Ruby’s Top Hitter in 2008 – Jeremy McAnally
Note: This post is a part of Ruby Inside’s Top 10 in 2008 series. To learn more or see the other awards, read this introductory post.
Jeremy McAnally - One of Ruby’s Busiest Hackers of 2008
Jeremy McAnally (Twitter @jeremymcanally) is a Huntsville, Alabama based Ruby developer who has been developing software for about 10 years and now works for popular consultancy ENTP. He takes Top Hitter (no, not Hitler!) for being, in Ruby Inside's opinion, one of the most consistent releasers, challengers, and driving forces in the Ruby and Rails worlds this year. His releases span many media - two books (Ruby In Practice and The Humble Little Ruby Book), a magazine (The Rubyist), libraries (context, matchy, dcov, and more), and a blog (his blog - omg blog!! lol!!).
Jeremy cites his overriding goal as making things simpler by solving complicated problems with beautiful implementations. In this sense he has done very well. His latest significant project, rg, a Rails application generation template system, has been integrated into the Rails core and will make life a lot easier for Rails developers in the future. Jeremy was also the driver behind one of only two successful efforts to launch a Ruby print magazine in 2008 with The Rubyist (the other being the German Rails Way). With context and matchy, Jeremy has also taken a good shot at making Test::Unit an attractive alternative to RSpec.
If we all kept releasing and trying as many things as Jeremy has in the last couple of years, the Ruby community would be awash with all sorts of amazing projects. For this, he easily takes Ruby Inside's slightly awkwardly named Top Hitter accolade.
We caught up with Jeremy for a short interview to find out what he's been up to, what he has planned, and who he finds interesting in the Ruby world..
Ruby Inside: How and when did you get into Ruby?
Jeremy McAnally: I was working on a project and needed dynamic typing. I found Ruby and *loved* it, but the serial library wasn’t working with my hardware, so I ended up using Python instead. I rediscovered Ruby a few months later when I saw an article about Rails and haven’t looked back since (except one unfortunate liaison with PHP but we won’t talk about that!).
How have your Ruby & Rails related projects progressed in 2008? Any surprises?
I’ve had a lot of surprises this year. I honestly didn’t think The Rubyist would ever actually come to fruition, but here we are. One issue out and another on the way.
After a lot of false starts for projects (an RDoc replacement named docr, a Rake replacement named lake, and a few others), I ended up with a few solid releases of some testing tools (context, matchy, and stump). They’re still taking shape, but a lot of people seem to really enjoy using them as much as I do. I’m really interested to see where they go; it makes me feel good to be using simple code to write beautiful tests!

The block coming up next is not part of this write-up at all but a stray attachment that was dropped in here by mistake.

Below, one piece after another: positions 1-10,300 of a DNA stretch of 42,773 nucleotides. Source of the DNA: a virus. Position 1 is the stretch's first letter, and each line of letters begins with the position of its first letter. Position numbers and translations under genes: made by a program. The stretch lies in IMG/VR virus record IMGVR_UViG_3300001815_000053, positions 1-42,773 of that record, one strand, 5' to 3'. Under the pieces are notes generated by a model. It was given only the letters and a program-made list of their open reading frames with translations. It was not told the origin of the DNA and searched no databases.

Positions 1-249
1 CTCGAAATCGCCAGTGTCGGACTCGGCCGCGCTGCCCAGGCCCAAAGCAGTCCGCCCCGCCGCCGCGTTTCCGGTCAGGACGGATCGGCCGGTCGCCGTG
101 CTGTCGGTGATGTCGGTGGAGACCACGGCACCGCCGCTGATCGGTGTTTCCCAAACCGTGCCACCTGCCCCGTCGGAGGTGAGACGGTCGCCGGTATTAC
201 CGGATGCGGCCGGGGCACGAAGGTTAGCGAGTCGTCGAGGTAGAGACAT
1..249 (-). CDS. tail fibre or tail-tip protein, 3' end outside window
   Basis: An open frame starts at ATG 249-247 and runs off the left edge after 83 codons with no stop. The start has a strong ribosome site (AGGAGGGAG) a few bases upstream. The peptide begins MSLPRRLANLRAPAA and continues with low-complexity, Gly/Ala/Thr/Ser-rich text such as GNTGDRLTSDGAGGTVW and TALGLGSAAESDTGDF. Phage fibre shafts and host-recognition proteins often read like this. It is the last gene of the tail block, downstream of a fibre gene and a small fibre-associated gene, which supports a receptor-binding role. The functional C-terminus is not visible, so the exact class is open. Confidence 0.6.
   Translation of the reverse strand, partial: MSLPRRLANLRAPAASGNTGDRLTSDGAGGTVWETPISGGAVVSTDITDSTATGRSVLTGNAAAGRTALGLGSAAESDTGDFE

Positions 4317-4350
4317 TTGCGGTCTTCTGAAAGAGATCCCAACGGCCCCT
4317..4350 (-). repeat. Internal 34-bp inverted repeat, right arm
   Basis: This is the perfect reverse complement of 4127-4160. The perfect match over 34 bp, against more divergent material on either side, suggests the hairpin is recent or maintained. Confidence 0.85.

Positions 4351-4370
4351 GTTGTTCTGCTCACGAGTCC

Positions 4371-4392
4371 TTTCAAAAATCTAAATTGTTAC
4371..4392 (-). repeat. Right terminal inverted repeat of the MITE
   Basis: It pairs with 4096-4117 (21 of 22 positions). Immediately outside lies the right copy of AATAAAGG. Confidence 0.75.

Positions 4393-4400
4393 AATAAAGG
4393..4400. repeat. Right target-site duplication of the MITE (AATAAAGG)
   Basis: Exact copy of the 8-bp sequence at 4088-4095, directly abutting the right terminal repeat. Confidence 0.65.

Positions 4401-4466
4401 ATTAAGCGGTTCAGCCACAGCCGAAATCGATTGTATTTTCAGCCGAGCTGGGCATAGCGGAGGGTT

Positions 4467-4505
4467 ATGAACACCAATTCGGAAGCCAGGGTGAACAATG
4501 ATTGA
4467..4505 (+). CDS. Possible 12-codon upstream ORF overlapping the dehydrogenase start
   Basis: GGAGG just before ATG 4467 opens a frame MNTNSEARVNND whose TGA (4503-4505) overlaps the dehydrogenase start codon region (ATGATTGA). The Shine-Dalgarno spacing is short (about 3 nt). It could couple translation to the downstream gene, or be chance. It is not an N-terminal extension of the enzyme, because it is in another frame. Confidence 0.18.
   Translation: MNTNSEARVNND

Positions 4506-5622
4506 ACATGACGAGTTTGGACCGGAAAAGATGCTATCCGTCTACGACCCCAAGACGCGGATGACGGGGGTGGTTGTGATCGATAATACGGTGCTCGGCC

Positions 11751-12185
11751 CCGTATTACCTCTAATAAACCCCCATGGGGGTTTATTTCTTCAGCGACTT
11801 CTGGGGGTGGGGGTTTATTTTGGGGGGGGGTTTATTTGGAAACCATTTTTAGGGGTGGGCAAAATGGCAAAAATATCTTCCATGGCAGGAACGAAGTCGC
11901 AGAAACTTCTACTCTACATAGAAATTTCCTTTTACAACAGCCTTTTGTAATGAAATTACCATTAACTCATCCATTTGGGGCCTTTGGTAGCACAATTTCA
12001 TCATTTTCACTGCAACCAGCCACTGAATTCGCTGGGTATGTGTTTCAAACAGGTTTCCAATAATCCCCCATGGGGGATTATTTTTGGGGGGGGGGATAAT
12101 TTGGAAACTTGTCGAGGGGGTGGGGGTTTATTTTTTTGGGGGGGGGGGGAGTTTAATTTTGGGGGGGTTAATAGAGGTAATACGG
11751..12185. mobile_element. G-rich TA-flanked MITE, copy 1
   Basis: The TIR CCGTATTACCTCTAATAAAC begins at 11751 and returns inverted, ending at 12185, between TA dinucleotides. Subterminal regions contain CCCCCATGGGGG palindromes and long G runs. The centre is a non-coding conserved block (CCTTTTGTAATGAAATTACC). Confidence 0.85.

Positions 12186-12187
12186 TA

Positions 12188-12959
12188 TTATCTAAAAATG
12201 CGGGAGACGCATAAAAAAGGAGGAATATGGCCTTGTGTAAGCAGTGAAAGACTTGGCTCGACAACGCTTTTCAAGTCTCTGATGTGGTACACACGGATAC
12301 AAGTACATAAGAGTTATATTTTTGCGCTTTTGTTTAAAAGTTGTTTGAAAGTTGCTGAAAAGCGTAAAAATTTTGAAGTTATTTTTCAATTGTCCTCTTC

What plans / outlook / projects do you have for 2009?
I want to keep pushing my testing tools forward, but I also have a few other places I want to go. I want to get back to contributing to Rails (and I’m working on a few interesting things in that realm right now); I want to work on simplifying many of the core tools we depend on these days (and work alongside those who have already started doing so, such as the folks who’ve release minitest, thor, and so on). Other than that, I’ll have to see what presents itself. :)
Outside of Ruby, I plan on doing some iPhone work also. I’ve started hacking a few apps, but I want to extract some pieces of those into some open source libraries. There’s a very small amount of OSS code out there for iPhone, which means there’s plenty of territory to cover for those who are willing to do the work.
What do you think other Rubyists should be learning or checking out in the new year?
I’m not totally sure. I cast a fairly broad eye across the Ruby ecosystem, but I think the most interesting thing I see right now is Adhearsion. It’s sort of a sleeper project, but I think when it hits critical mass, it’s going to be huge.
Have any Rubyists have made an impact on your work in 2008?
I’ve been really interested to see all the fun and interesting Ruby tricks out there (simple example: the new #try stuff in Rails). Some of them are really elegant, and they’ve taught me a lot about Ruby objects and how to effectively expand their behavior. As for blogs, I’ve really been loving Mike Gunderloy’s blog. He’s a fairly recent addition to my blogroll, but he always has interesting links. Ben Bleything also has a lot of interesting projects, and, as I’m sure you’re ware, Giles always has really interesting and sometimes disturbing posts.